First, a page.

Carolyn Jones and her team spent 5 years photographing and interviewing nurses across the country, after her experience with breast cancer.
She has published a book and a documentary, both titled, The American Nurse.
These are Carolyn Jones’ stories from her TEDMED Talk taped in November 2016.
What I loved most about Carolyn Jones TEDMED talk was her language describing what she has experienced with her nurses and has witnessed in other nurses:
When Carolyn Jones had breast cancer- “Joann was my oncology nurse. She made me feel normal. She didn’t treat me with kid gloves. She told me that my life would get back to normal. She believed it, so I believed it. Over the course of my weeks receiving chemo, we talked about my chemo questions and experiences in-between her stories about her boyfriend and apartment hunting in NYC. How did she know so instinctively just how to talk with me?”
Bridgett, from Cameroon, works in the Bronx in critical care where she helps her patients express and satisfy their diverse needs. She makes possible the use of all items that symbolize comfort and support to her patients, such as a significant feather for her Native American patient.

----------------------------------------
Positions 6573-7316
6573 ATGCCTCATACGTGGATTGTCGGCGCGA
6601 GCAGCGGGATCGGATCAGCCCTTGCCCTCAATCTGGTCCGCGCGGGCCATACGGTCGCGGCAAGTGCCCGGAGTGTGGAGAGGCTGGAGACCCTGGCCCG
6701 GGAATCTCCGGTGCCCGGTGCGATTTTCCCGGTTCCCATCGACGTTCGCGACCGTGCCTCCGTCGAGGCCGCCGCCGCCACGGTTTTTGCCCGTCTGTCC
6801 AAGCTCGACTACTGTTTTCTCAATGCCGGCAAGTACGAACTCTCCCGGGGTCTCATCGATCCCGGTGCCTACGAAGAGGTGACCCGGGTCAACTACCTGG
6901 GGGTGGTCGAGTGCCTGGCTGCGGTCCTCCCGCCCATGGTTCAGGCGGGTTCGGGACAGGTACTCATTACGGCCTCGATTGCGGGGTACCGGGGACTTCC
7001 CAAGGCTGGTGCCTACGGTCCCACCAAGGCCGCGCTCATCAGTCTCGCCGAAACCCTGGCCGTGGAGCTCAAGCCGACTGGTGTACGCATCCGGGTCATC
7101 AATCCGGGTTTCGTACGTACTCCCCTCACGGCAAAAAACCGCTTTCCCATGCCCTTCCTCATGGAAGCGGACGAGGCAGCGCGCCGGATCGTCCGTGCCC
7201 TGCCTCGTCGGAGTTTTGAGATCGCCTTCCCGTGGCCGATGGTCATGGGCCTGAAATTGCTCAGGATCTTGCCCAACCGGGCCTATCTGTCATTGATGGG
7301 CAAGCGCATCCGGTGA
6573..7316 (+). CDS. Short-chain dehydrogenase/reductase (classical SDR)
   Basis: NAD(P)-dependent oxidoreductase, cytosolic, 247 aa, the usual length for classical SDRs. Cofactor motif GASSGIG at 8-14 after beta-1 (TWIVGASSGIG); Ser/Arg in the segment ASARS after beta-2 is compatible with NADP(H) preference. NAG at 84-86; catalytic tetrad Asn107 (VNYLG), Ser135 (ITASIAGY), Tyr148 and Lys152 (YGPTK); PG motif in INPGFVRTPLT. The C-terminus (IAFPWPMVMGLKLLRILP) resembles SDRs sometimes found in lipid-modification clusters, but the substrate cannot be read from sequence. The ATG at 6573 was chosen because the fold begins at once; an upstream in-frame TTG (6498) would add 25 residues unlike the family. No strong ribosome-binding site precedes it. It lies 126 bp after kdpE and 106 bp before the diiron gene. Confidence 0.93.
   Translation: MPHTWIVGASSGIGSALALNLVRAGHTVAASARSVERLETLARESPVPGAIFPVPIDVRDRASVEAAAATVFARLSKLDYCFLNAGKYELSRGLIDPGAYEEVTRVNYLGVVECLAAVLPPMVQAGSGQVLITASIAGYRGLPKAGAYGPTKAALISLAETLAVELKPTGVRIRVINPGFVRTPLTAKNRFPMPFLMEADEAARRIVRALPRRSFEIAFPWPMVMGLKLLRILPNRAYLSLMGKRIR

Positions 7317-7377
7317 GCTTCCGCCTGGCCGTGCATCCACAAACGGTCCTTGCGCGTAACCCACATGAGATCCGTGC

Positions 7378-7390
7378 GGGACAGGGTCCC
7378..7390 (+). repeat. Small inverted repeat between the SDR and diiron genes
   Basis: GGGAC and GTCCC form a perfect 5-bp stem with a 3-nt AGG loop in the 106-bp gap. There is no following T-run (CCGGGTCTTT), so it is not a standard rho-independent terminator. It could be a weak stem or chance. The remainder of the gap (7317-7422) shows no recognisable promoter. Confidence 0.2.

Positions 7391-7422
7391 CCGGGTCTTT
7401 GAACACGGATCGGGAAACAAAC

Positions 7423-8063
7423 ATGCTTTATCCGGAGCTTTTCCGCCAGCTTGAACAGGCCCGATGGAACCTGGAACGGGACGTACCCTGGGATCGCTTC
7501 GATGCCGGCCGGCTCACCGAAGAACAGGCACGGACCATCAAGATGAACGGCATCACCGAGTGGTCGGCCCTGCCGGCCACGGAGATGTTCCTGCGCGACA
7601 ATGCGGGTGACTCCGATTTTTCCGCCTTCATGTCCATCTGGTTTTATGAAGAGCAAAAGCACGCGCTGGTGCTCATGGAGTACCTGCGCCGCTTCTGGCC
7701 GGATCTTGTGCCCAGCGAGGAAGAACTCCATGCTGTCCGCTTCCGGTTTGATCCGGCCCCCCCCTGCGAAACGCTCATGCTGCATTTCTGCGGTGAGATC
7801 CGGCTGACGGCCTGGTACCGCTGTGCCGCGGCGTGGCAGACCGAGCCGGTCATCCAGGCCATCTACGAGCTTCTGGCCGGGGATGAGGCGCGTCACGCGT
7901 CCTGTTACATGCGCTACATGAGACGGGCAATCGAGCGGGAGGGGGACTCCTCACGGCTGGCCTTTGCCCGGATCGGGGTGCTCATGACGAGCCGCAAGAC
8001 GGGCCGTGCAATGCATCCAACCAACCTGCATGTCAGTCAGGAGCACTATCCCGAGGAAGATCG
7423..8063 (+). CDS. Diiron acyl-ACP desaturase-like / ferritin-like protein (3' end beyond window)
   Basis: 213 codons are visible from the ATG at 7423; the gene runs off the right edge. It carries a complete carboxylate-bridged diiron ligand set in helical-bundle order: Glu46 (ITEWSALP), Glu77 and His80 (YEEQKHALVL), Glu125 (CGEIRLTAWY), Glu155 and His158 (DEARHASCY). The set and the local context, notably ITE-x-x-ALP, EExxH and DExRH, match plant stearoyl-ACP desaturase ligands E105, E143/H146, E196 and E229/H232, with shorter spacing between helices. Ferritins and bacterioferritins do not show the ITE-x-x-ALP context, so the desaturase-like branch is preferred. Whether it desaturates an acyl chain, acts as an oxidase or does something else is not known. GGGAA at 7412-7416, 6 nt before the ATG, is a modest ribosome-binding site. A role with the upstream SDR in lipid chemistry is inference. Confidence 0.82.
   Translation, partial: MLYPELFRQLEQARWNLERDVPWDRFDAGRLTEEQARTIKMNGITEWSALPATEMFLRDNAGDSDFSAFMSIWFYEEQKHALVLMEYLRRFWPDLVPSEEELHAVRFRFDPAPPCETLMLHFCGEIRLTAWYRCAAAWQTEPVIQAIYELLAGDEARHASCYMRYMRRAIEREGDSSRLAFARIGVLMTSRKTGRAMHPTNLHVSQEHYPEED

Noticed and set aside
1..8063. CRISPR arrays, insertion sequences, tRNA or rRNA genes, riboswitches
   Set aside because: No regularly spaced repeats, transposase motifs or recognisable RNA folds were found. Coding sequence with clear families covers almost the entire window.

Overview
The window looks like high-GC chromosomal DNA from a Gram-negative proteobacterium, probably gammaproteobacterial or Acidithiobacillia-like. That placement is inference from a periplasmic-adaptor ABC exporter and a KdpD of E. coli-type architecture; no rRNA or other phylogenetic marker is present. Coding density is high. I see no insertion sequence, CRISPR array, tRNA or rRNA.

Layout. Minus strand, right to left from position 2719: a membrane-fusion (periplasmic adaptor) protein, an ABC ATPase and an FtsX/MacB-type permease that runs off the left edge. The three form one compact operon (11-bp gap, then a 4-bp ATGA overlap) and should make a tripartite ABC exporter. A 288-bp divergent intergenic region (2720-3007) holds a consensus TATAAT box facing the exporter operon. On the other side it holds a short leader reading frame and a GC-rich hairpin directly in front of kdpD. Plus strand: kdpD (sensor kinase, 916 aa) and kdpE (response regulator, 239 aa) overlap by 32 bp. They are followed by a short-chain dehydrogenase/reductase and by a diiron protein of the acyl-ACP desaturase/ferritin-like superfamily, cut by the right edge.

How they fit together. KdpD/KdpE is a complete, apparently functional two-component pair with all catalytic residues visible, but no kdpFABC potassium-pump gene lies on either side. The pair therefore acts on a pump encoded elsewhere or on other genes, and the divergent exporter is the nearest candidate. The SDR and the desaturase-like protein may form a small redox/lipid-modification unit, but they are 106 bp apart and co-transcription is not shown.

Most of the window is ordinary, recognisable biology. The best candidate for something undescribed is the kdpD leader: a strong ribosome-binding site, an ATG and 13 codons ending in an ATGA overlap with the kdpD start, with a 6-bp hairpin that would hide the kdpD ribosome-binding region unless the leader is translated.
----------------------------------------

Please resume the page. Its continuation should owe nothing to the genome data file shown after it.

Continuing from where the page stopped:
Jason works in the Appalachia Mountains as a home health nurse where he travels where ambulances cannot reach. This mountain man sat and treated his patients so intimately and with such compassion.
Brian is a soldier and military nurse in San Diego. He was often the first person a wounded soldier would see and hear when they woke up with the words, “you’re not going anywhere, you’ve given enough, brother.”
Sister Steven runs a long-term care facility in Wisconsin. She brings farm animal babies into her residents so they can rejoice in the circle of life, even though they may not be aware of much else. She showed how loving someone so much means letting them go. Sister Steven rolled more life into that setting than I have ever experienced anywhere else.
“Once again, I fell dependent on the guidance of nurses in ICU after my mother fell and broke her hip just 4 days after my father died. The nurses knew the importance of putting a pretty gown on my mom for our sake, even though my mom was unresponsive. They knew just when to wake me up for my mother’s last breath. They knew just how long to leave me with her in her room after she died.”
Carolyn Jones- “I don’t know how nurses know these things, but I am eternally grateful for how they have guided me.”
These stories are like so many stories about nurses found in books, commercials, etc. that make us feel good.
Our next step is to hear these organic stories
rising up unprompted through the course of the day …
in our work settings.
That would feel good every day.